Future of Sourcing Digital's series, “Rising Stars of Sourcing,” recognizes individuals newer to the industry whose thought leadership and expertise have shown promise that is likely to have a lasting impact on the industry. We are thrilled to feature Conor Quarry this week, of IBM.
Rising Stars of Sourcing: Conor Quarry
Tell us about your career path and how you got into this field – was it purposeful or by accident?
My career path seems to be becoming more of a common one as the years go by. I attended Penn State University, and knew that I wanted to be in some type of business role for my career. I had a supply chain introductory course and really enjoyed the concepts, theories and problem-solving opportunities the major provided, so I decided for that to be my major! Also, the job placement for supply chain management (SCM) roles was 100 percent in 6 months after graduation, so I figured there was significant demand in the job market (which is never a bad thing).
If you didn’t work in sourcing, what career path would you have chosen?
If I weren’t in sourcing, I would probably work as some other type of business analyst. Finance, sales and marketing all appeal to me. Outside of the business world, I would be a teacher as I really enjoy helping people learn and feeling that I’m playing an integral part in someone’s growth as a person.
What do you feel sets you apart as a rising star of sourcing?
Everyone who is reading this right now undoubtedly shows up to work every day to do good work, feel valued and make a difference for their company. I agree completely with each of these sentiments, but I would say the thing that sets me apart is that when I achieve one of my goals, I am not completely satisfied. Although I feel a sense of accomplishment and enjoy performing up to my standards, I am continuously striving to be more efficient with each of these goals, adopting the newest technologies, reading and researching new ways of working, etc. in a never-ending quest for perfection. I believe it is that focus on always “staying hungry” and never being satisfied with the status quo that sets me apart.
Do you have any mentors who have helped you in your career?
I believe that behind every successful person is a group of people pushing them to achieve their goals and giving them career advice, guidance and new perspectives to tackling different issues. My most recent manager has had a significant effect on me professionally, as she has shown me how much change can be enacted with a great attitude, innate curiosity, willingness to collaborate and break down barriers, and strong belief in your goals.
Can you share any professional goals you’ve set for yourself for 2019 and how you plan to achieve them?
My main professional goal for 2019 is to collaborate with others more, both within my company, as well as with other industry professionals outside of my company. With the amount of information and resources available to the average person these days, there should be no more excuses about not being able to solve complex issues!
What do you think will be the big trends in sourcing and procurement this year?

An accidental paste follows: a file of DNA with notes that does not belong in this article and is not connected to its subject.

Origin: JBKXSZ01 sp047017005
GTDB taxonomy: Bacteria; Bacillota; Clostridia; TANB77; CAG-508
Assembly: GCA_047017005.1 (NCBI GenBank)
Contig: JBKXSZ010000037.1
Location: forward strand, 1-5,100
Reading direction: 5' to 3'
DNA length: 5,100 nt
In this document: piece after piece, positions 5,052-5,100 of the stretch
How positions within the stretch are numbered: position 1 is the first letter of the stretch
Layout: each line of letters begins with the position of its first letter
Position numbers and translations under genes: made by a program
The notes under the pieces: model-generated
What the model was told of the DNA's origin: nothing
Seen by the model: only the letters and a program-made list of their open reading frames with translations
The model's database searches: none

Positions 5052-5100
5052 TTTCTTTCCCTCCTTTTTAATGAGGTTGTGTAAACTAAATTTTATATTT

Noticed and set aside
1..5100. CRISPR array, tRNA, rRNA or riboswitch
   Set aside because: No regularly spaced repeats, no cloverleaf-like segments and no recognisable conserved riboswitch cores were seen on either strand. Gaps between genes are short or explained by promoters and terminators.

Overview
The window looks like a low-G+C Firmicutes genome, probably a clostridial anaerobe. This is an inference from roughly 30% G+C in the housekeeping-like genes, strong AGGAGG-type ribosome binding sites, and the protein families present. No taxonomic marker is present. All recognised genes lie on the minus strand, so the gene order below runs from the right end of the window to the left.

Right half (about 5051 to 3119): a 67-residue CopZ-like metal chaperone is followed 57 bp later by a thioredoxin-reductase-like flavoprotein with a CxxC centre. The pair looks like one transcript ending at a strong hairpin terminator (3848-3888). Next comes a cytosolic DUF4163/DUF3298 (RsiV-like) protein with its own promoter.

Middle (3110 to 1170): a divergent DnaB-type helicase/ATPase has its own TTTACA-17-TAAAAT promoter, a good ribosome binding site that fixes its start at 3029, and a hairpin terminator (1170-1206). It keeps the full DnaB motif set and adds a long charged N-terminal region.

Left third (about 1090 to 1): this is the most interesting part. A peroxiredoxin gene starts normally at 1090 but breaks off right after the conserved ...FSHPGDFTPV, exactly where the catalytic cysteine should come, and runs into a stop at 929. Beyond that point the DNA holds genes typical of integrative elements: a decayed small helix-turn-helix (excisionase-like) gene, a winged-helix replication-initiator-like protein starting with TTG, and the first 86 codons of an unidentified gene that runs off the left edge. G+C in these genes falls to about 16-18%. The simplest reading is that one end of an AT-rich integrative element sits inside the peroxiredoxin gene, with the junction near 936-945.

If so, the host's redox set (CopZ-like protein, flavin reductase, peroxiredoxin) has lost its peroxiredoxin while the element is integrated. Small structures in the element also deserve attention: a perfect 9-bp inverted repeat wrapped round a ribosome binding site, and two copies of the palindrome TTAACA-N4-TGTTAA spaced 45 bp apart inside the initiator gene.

Data will become the most important precursor to procurement success in the short- and long-term futures. There will be much more of a focus on spend and opportunity assessment data in the short term. Pricing insights, statistical negotiation tactics, supplier consolidation within similar items in tail spend and strategic supplier alignment are all opportunities for short term “quick wins” in procurement. But the focus and data collection on traditionally “soft” measures (headcount/productivity/supplier value/etc.) are all coming to the forefront of organization measurement. Extracting insights from each of these, benchmarking and assessing, aligning all data points together, then analyzing unseen gaps and risks in the process all enable procurement to create a new way of measuring the true value it creates for an enterprise.
Similarly, what or who are the disruptors you think will have the biggest impact on the industry?
I believe one of the biggest disruptors to the industry will be the adoption of augmented (cognitive) intelligence in decision making for procurement. It lowers the barrier of entry to procurement strategy development. Cognitive computing allows data-backed decision-making that is continuously evolving and ultimately more current and precise than the best procurement handbooks out there. Plus by compiling many successful strategies from different industries quickly and with few errors, it is constantly learning, ingesting new information and iterating.
What tips do you have for maintaining a work-life balance?
I think there are two separate perspectives to really unpack this question accurately. First is more a direct recommendation, and second is more of a philosophical approach to the question. The direct answer from me is more about completely compartmentalizing work and life. There is increasing evidence that people are more productive with a rested mind and performance increases when stress levels are reduced. I equate work-life balance to be synonymous with happiness in both your job and in your life. You should enjoy the journey of working towards succeeding because the journey should be what’s bringing you happiness.
What advice do you have for those who are new to the profession or considering entering the industry?
Always be open to new opportunities, new technologies and new methodologies for completing your job. The industry is changing so rapidly and keeping up with the newest technologies is essential to competing. Always be moving forward—know that change happens no matter the job and how you deal with change and adversity is what determines whether you become successful.